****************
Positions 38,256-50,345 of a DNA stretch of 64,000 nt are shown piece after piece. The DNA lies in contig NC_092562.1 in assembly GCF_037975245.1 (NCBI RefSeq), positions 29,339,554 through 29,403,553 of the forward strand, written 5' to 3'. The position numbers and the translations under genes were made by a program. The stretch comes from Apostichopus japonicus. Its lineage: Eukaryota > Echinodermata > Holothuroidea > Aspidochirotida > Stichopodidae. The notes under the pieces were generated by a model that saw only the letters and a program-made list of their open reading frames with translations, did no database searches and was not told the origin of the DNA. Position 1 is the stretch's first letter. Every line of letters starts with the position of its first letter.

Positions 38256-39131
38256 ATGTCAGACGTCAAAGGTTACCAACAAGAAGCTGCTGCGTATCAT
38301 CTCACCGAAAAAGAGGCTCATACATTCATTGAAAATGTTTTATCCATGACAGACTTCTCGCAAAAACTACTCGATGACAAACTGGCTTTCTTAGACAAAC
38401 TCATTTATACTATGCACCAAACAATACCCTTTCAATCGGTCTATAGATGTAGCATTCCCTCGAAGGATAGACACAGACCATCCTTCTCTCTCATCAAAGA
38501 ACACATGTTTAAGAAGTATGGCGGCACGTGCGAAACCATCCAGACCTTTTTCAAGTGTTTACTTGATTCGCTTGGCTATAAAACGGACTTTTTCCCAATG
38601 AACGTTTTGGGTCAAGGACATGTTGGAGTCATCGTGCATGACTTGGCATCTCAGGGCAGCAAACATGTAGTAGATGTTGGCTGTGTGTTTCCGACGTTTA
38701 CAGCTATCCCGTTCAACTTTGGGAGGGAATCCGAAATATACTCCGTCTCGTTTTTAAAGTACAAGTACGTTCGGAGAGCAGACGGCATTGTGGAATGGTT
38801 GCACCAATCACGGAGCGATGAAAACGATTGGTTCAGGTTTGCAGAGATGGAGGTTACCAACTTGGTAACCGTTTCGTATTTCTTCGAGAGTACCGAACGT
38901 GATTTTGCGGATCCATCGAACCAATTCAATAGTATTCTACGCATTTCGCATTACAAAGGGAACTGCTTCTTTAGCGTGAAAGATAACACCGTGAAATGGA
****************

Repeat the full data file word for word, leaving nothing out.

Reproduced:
Positions 38,256-50,345 of a DNA stretch of 64,000 nt are shown piece after piece. The DNA lies in contig NC_092562.1 in assembly GCF_037975245.1 (NCBI RefSeq), positions 29,339,554 through 29,403,553 of the forward strand, written 5' to 3'. The position numbers and the translations under genes were made by a program. The stretch comes from Apostichopus japonicus. Its lineage: Eukaryota > Echinodermata > Holothuroidea > Aspidochirotida > Stichopodidae. The notes under the pieces were generated by a model that saw only the letters and a program-made list of their open reading frames with translations, did no database searches and was not told the origin of the DNA. Position 1 is the stretch's first letter. Every line of letters starts with the position of its first letter.

Positions 38256-39131
38256 ATGTCAGACGTCAAAGGTTACCAACAAGAAGCTGCTGCGTATCAT
38301 CTCACCGAAAAAGAGGCTCATACATTCATTGAAAATGTTTTATCCATGACAGACTTCTCGCAAAAACTACTCGATGACAAACTGGCTTTCTTAGACAAAC
38401 TCATTTATACTATGCACCAAACAATACCCTTTCAATCGGTCTATAGATGTAGCATTCCCTCGAAGGATAGACACAGACCATCCTTCTCTCTCATCAAAGA
38501 ACACATGTTTAAGAAGTATGGCGGCACGTGCGAAACCATCCAGACCTTTTTCAAGTGTTTACTTGATTCGCTTGGCTATAAAACGGACTTTTTCCCAATG
38601 AACGTTTTGGGTCAAGGACATGTTGGAGTCATCGTGCATGACTTGGCATCTCAGGGCAGCAAACATGTAGTAGATGTTGGCTGTGTGTTTCCGACGTTTA
38701 CAGCTATCCCGTTCAACTTTGGGAGGGAATCCGAAATATACTCCGTCTCGTTTTTAAAGTACAAGTACGTTCGGAGAGCAGACGGCATTGTGGAATGGTT
38801 GCACCAATCACGGAGCGATGAAAACGATTGGTTCAGGTTTGCAGAGATGGAGGTTACCAACTTGGTAACCGTTTCGTATTTCTTCGAGAGTACCGAACGT
38901 GATTTTGCGGATCCATCGAACCAATTCAATAGTATTCTACGCATTTCGCATTACAAAGGGAACTGCTTCTTTAGCGTGAAAGATAACACCGTGAAATGGA